Moving to Cambridge
Cambridge is famous for its world-renowned university and high technology industries.
Moving to Cambridge from within Europe is usually by road and from further afield usually by sea, with more urgent items coming by air freight. Further details of the various shipping options can be viewed in our shipping guidance.
Cambridge is much older than its university. The Romans built the first town and the Anglo-Saxons had a settlement there. The first town charter was granted between 1120 and 1131, but it was the founding of the University in 1209 by some students escaping hostile townspeople in Oxford that was to shape its future.
Although Cambridge does not have a cathedral , traditionally a prerequisite for city status, it was granted its city charter in 1951 in recognition of its history and importance.
As well being home to one of the world’s leading universities, Cambridge is these days often known as Silicon Fen because of the many high-tech companies working in fields such as software and bioscience that have developed on the science parks around the city. Another major business is Marshall Aerospace, located on the eastern edge of the city. Over 40% of the Cambridge workforce has a higher education qualification, more than twice the national average, and around 25% of residents travel to work by bicycle each day.
The city of Cambridge is a major tourist attraction. The University is made up of different colleges, many of which have old and beautiful buildings. Popular sites for visitors include King’s College Chapel, the Bridge of Sighs and the Mathematical Bridge. Behind the main line of colleges, along the River Cam, are the backs of the colleges, which are best seen from a punt. Other attractions include the beautiful Cambridge University Botanic Garden, the Norman Round Church and the city’s many museums, such as the Fitzwilliam Museum which houses a collection of art of international importance, the Museum of Archaeology and Anthropology and the Sedgewick Museum of Earth Sciences.
A little further afield is Newmarket, the birthplace and home of British racing, which has around 2,500 horses training in the town at any one time. Two of the five British Classic horseraces are run at Newmarket, and the town is also home to the National Stud and the National Horseracing Museum.
Nearby Ely’s magnificent medieval cathedral dominates the fen landscape, while Wicken Fen, owned by the National Trust, preserves the few remaining fragments of undrained fenland.
Amenities and Entertainment
Cambridge is flat, the city centre is compact, much of it is pedestrianised and getting around is easy. All the familiar high street shops are here as well as a market, while for people who like shopping malls there are two in the city centre – the Grand Arcade and Lion Yard – and one, the Grafton Centre, within walking distance. Booklovers will be spoiled for choice as there are many shops selling new and secondhand books. Heffers in Trinity Street opened in 1876 and is probably the biggest and the best-known.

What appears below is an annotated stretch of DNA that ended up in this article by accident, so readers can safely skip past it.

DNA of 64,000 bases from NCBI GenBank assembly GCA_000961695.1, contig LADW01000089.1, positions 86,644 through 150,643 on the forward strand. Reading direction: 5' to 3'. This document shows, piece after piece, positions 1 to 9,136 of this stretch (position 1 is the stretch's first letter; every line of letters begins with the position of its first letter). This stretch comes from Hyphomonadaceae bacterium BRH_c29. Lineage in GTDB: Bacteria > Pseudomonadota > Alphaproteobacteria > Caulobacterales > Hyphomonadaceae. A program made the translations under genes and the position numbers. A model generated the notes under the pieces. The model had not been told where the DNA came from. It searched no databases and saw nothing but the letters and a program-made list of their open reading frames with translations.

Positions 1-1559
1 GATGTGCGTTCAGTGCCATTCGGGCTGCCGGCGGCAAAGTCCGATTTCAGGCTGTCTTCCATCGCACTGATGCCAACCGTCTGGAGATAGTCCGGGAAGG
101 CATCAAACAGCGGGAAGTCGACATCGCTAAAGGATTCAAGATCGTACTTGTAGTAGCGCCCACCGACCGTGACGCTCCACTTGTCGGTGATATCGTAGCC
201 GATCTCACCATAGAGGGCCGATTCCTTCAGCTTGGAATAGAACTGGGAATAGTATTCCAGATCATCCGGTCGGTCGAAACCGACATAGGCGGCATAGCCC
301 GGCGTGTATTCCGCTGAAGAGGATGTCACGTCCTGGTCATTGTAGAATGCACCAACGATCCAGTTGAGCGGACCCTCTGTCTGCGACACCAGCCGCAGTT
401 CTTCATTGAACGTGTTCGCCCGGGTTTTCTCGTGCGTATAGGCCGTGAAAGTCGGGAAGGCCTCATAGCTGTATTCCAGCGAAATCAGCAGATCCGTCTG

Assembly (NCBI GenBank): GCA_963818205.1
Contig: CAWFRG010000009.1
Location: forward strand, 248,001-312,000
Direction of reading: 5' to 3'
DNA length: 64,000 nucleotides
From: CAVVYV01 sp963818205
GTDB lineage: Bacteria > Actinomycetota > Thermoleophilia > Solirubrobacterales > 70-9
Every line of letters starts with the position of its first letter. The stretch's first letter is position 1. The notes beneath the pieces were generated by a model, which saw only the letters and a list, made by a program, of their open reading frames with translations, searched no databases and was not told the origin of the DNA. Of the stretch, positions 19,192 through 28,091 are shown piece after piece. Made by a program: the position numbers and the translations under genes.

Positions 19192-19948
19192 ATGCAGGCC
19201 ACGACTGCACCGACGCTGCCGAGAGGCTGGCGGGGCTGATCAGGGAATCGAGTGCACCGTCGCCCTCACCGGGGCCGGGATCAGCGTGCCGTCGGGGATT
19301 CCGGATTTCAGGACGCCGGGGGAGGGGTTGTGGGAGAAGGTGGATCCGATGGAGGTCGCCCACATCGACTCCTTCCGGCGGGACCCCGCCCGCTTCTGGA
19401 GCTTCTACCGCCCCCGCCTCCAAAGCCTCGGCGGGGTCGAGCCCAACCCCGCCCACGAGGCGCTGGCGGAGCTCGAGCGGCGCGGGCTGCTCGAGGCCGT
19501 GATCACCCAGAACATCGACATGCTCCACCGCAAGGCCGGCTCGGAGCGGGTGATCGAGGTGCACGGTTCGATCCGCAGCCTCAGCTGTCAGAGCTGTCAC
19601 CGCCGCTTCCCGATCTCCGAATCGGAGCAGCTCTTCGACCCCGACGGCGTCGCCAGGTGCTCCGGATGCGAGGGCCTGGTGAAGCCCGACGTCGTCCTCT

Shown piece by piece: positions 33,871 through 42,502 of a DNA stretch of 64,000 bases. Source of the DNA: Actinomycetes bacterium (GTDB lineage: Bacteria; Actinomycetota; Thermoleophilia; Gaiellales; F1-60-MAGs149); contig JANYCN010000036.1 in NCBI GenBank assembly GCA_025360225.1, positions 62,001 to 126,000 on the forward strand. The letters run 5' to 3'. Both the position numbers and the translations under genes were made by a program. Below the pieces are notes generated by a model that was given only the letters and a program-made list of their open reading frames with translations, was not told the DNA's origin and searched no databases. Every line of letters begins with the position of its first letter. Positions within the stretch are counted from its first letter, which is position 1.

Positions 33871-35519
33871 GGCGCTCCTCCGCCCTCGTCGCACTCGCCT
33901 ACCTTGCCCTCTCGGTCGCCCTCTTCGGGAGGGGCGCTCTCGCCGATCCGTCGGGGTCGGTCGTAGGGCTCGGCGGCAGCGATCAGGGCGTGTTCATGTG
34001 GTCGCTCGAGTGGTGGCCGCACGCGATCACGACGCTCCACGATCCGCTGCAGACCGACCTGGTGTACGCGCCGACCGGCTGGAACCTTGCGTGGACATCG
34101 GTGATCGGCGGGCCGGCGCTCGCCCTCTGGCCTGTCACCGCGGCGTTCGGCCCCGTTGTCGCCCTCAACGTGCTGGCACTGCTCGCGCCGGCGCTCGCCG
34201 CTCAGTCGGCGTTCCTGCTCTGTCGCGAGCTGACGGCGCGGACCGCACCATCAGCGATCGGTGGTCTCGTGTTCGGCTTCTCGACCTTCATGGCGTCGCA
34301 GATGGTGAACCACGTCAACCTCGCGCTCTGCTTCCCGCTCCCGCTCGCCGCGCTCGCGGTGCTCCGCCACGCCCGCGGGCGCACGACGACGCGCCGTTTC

When it comes to food Cambridge has something for everyone, from street food to fine-dining restaurants, Italian cuisine to the best of Chinese food. The week-long Cambridge Beer Festival started in 1974 and is Britain’s second largest beer festival outside London. Cambridge’s Midsummer Fair dates back to 1211 but is today primarily a funfair. The annual Cambridge Folk Festival is one of the largest in the UK. The main theatre is the Arts Theatre, a 666-seat venue in the city centre. Cambridge Corn Exchange hosts many functions each year including concerts.
The city is home to Cambridge United, who play in the English Football League. The Cambridge MCC University cricket team plays at Fenners, which has hosted first-class cricket since 1848.
Situated in the heart of East Anglia, Cambridge has excellent road, rail and air links.
- Cambridge railway station has direct links to two London terminals, King’s Cross and Liverpool Street. Journey time to King’s Cross non-stop is 45 minutes.
- London Stansted Airport is 30 miles away, easily reached by car via the M11, by bus or by direct trains from Cambridge station which stop at the airport terminal.
- The M11 motorway from east London terminates to the north-west of Cambridge where it joins the A14, which connects the port of Felixstowe on the east coast with the midlands.